Live Cattle: I recommend packers buying the June and August live cattle contracts. This is a sales solicitation. If futures are undesirable, I recommend buying at the money call options. This is a sales solicitation. From a speculative position, I recommend buying June live cattle when risk can be managed with a sell stop to exit only at $166.45. This is a sales solicitation. I anticipate the September, October, and November placements to keep over 11.5 million head on feed out to March. As well, conversations today about a lot of open cows in the north leads me to anticipate a larger cow slaughter in the first quarter. So, I don't foresee any shortages of beef production out to March. However, if placements in the first quarter are light, it could begin to make for fewer cattle by the summer grilling season. While very counter seasonal, but it would not surprise me to see April fat cattle trade under June fat cattle by expiration of the April contract.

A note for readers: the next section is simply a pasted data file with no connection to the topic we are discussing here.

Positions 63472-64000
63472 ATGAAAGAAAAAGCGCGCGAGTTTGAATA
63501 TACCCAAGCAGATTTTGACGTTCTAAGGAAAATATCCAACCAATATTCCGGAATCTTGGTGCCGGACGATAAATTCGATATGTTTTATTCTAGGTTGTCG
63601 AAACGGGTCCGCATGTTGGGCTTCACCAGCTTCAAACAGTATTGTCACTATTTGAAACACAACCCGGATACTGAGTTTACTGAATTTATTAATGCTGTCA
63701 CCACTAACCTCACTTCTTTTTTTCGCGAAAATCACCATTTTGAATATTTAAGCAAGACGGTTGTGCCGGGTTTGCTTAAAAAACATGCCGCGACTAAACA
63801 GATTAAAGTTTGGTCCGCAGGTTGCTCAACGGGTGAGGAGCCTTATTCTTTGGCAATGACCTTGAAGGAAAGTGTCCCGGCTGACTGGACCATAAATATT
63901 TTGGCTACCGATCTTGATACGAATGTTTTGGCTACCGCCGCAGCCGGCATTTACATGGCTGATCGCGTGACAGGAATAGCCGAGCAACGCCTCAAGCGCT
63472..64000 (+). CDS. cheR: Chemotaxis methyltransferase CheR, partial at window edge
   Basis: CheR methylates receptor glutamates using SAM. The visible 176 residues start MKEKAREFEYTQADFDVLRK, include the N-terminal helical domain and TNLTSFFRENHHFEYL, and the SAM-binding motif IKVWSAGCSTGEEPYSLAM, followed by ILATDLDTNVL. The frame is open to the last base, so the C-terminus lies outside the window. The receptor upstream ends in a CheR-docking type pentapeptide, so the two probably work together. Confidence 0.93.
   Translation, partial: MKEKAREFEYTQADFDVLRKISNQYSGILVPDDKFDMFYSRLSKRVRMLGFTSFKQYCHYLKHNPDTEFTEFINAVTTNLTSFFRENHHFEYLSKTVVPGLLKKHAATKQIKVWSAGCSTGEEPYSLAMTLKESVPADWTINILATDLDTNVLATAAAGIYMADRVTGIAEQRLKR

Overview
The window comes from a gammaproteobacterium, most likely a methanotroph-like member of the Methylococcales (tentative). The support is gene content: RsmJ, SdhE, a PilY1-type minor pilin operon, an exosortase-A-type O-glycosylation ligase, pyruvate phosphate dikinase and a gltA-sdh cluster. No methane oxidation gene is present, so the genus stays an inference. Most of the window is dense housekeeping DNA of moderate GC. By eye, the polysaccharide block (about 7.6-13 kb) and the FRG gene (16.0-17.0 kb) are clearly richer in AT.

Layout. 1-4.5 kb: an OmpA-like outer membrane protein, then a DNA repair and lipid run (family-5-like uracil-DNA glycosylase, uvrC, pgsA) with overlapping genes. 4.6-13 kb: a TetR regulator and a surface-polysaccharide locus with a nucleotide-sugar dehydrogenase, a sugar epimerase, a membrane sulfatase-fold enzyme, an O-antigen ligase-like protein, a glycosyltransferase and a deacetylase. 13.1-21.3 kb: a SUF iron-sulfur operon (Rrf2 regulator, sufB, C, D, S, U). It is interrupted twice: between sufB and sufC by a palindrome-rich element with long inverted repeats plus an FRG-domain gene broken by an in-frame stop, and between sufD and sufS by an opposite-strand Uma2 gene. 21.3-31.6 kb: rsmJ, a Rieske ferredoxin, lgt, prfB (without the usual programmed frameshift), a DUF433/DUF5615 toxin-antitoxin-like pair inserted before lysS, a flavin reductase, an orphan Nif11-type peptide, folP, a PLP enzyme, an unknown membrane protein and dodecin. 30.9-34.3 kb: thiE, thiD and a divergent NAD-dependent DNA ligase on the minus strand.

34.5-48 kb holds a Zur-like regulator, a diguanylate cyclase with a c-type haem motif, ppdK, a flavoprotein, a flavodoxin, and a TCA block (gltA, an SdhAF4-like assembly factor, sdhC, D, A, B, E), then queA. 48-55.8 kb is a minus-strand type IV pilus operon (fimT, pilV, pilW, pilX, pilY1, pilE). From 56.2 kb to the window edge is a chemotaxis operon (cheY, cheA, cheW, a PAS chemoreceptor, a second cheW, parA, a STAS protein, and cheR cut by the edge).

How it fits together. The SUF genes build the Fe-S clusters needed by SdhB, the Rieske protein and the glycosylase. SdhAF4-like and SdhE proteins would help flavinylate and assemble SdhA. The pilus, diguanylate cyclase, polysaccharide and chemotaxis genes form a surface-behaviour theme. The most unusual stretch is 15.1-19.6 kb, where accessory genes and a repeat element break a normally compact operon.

Is there a way to divide the commercial cattle feeders, from the individual or custom cattle feeder? Having a little knowledge of a few of the larger feed yards, and believing they have a very strenuous risk management program to help produce a more stable return. I have a hard time believing that very many commercial cattle operations were hurt severely by this. If there were a way to segregate the participants, it may be easier to see how fast prices come back, or not. That is because if there is a larger percentage of commercial that use risk protection, they are able to simply continue with their production scheme, buying all the time. For the smaller ones, that rely on marketing what is on feed now, before they can buy the next round, if they are a small portion, we could see them continue to lose money on the fats on feed, and about the time they make their fat sales, feeder prices have already risen sharply, due to commercial buying. So, some sort of division between the two may help in deciphering the timing of the wave count.
Feeder Cattle: We work very closely with lenders to help them manage the risk their clients assume. If your clients need help, call us.